Old whiskies are not always necessarily good ones. Do not be deceived by age statements because, for the most part, they are marketing labels. Some whiskies taste good when young, some taste better when old. I am told (though have too little experience) that very old whiskies can be phenomenal. The years spent in wood bring out nuances that wouldn’t be there otherwise; on the other hand, the wood can ruin it, too.
This brings me to Port Ellen. A legendary distillery. It closed in 1983, though the maltings are still operational (and it supplies malt to many of the other Islay distilleries). This means it’s rare to get your hands on some, and there can’t be much left for release in bottlings either. You would not stroll past a bottle of this in Tesco. These tasting notes are actually from a sample bottle: the real deal would have cost me well over £100 (I can neither confirm nor deny whether or not I bought a full bottle of another variety – and even if I hypothetically did, I wouldn’t open it now).
On the nose: to be honest, I could smell the smoke from some distance. A mighty aroma indeed. A swirl of the glass and there’s a lot going on: less smoke than at first, which was unusual; moving to a deep, pungent honey, then numerous gentle layers – a hint of brine, vanilla, a touch of oak perhaps. Later something much sweeter that I can’t quite put my finger on. Sherry, maybe bourbon. Later still, a very earthy aroma.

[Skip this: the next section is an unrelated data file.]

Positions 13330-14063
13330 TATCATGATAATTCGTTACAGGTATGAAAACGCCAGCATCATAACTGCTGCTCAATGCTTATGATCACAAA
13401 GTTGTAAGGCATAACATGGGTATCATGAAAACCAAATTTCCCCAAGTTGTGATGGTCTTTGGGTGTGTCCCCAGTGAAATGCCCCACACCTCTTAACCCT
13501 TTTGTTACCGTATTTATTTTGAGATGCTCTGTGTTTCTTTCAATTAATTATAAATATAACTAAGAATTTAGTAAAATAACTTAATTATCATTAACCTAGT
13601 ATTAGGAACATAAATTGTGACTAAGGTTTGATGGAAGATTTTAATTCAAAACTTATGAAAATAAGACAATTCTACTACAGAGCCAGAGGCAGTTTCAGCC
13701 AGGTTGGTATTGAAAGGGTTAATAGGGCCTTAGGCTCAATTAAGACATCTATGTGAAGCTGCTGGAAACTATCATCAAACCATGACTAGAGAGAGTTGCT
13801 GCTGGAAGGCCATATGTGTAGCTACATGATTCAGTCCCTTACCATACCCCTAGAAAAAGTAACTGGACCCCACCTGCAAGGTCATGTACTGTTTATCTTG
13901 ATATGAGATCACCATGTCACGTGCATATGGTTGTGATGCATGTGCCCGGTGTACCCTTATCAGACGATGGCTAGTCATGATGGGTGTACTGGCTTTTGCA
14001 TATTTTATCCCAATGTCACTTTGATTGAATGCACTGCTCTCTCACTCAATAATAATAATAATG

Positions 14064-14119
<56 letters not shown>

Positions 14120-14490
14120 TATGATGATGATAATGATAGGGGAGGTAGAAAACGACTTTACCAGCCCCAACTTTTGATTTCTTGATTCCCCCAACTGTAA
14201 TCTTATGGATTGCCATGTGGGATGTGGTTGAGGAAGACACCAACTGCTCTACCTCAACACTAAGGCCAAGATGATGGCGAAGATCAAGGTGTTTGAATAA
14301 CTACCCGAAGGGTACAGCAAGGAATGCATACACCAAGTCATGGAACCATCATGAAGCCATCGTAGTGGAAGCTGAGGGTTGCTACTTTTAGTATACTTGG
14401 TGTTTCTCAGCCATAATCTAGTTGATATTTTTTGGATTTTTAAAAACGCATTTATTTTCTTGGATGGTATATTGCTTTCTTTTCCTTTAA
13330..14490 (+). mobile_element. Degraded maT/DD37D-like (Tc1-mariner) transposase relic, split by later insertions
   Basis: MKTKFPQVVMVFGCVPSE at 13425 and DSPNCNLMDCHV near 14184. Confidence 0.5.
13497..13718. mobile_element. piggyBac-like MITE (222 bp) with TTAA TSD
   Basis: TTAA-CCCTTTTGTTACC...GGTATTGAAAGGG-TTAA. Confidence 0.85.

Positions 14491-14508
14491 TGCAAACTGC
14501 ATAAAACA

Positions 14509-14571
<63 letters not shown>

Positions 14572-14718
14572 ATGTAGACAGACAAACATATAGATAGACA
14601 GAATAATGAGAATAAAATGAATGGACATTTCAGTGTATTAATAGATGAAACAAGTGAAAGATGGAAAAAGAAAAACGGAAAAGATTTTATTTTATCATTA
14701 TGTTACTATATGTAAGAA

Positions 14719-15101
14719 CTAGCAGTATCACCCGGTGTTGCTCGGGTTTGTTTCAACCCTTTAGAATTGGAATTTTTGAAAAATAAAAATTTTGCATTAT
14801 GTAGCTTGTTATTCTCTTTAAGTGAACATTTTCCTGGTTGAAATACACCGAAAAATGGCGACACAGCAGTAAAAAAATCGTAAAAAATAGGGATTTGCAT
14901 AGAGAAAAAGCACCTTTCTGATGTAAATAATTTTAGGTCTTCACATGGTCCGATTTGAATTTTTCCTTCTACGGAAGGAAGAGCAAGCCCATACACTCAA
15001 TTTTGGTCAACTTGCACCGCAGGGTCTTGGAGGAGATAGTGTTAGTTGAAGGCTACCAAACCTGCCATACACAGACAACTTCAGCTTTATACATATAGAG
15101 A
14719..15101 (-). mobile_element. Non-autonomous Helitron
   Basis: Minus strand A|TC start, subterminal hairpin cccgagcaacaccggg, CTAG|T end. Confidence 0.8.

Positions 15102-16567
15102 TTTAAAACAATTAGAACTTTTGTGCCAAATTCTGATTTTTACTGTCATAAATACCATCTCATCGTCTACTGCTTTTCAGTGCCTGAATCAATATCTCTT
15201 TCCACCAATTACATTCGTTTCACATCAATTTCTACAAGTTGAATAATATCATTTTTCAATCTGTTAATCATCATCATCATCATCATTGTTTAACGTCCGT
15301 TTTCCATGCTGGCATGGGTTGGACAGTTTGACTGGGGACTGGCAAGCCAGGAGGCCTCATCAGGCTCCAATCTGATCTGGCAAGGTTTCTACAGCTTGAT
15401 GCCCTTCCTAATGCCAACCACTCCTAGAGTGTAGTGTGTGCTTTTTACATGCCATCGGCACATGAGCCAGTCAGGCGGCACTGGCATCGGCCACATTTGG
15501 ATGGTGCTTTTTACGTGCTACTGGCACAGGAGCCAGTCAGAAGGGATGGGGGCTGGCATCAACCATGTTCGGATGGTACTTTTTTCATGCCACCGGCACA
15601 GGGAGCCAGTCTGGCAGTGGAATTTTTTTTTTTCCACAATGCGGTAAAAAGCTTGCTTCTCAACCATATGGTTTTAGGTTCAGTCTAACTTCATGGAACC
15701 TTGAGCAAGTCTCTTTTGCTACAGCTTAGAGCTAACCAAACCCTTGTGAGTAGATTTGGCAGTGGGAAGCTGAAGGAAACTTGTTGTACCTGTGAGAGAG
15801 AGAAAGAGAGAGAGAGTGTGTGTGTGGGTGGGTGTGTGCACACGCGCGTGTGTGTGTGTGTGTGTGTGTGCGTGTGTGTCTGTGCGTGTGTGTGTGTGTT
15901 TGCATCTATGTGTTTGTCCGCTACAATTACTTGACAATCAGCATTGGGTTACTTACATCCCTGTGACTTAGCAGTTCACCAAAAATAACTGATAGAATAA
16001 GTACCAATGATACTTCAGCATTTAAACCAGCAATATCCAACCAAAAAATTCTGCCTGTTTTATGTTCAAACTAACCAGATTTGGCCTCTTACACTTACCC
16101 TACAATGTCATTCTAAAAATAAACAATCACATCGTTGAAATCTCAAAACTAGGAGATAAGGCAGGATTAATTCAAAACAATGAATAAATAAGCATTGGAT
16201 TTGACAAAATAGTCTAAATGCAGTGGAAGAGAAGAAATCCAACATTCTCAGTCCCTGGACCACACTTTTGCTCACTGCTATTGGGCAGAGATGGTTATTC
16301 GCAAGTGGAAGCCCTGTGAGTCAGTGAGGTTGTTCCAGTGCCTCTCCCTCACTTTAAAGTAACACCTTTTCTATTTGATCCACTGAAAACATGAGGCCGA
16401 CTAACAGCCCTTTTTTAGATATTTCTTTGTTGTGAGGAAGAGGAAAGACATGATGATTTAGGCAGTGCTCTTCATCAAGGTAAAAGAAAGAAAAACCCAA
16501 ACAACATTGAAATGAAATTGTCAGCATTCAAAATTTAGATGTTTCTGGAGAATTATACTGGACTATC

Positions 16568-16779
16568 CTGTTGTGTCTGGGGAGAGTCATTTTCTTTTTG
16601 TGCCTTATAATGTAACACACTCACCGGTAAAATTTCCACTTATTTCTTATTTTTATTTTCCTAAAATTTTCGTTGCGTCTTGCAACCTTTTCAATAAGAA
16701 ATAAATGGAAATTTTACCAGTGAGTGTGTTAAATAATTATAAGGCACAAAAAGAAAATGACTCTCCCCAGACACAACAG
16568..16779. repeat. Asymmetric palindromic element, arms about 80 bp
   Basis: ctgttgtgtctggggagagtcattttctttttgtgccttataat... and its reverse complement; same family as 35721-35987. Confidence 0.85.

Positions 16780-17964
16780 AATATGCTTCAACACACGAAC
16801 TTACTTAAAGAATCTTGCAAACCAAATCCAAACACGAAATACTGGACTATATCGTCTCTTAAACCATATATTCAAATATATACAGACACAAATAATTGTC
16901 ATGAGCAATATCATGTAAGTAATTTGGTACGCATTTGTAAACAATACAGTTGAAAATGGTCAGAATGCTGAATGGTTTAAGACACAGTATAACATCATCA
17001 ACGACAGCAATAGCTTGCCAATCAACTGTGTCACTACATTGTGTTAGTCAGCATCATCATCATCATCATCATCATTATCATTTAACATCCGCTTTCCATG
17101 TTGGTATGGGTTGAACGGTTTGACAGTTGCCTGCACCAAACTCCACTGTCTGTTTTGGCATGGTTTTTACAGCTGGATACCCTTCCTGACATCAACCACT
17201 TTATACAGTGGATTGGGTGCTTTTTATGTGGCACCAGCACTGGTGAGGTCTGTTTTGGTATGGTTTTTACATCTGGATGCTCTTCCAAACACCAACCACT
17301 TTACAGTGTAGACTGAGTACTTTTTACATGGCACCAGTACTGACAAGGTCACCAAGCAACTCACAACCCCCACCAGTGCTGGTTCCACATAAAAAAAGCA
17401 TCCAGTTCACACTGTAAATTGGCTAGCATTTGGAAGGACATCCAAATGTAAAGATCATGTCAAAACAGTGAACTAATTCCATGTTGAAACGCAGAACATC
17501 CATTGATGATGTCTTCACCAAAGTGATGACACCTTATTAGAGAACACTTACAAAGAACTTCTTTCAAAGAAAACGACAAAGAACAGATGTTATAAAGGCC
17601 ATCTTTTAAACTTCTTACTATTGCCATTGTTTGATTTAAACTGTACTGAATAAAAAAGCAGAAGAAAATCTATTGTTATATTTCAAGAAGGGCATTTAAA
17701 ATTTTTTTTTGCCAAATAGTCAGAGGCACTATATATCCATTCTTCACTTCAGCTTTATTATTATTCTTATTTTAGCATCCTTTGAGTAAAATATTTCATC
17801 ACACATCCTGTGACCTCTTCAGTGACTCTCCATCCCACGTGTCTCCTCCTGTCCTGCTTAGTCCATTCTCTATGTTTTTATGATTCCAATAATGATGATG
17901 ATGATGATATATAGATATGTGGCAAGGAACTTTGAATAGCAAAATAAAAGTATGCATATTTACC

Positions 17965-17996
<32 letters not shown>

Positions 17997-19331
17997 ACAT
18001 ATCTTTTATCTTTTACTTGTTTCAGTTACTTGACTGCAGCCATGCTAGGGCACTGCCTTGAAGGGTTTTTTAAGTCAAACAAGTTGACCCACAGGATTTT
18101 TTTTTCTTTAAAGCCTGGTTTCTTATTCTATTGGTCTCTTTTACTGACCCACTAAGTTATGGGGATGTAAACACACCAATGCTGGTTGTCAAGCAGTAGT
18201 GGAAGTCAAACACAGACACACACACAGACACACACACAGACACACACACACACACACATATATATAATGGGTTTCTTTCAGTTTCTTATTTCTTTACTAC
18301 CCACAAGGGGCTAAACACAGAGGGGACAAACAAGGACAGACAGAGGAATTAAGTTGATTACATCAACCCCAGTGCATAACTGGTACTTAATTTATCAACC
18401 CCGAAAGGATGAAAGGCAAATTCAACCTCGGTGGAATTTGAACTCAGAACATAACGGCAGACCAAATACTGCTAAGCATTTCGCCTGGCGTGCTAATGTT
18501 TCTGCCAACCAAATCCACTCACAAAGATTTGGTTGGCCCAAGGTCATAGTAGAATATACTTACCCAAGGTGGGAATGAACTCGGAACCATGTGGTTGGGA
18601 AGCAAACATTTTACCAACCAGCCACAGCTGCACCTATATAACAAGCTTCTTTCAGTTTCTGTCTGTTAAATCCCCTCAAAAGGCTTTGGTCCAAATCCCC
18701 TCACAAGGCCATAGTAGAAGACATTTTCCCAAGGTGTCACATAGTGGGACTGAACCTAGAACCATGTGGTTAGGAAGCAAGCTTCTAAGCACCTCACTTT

In the mouth: tight, surprisingly not as oily as I thought; clean and powerful stuff. There’s an intensity that never quite delivers. Not as complex as I’d thought though it does have some interesting moments: the tradeoff between sugary notes and brine, but not as flavoursome when compared to Ardbeg or Laphroaig. There’s the bourbon-like sweetness, battling with the hints of Islay peat, but it never balances out fully. Was it disappointing? Of course not. I know it was not from one of the more esteemed independent bottlers and there are more to try, finances permitting, but that is not the point.
The thing with this whisky is, at all times I couldn’t help but think, It is almost as old as I am. This liquid has been sitting in a barrel for nearly 30 years, doing its thing until a bottler decided that now is the time to let people at some of its supply. It was made by one of the most legendary distilleries that will not produce its own whisky again. Perhaps this is where whisky goes beyond flavour. It’s about time, history and a sense of place. When you hold a glass of Port Ellen in your hand, you’re holding something more precious, and there’s a lot to be said for that.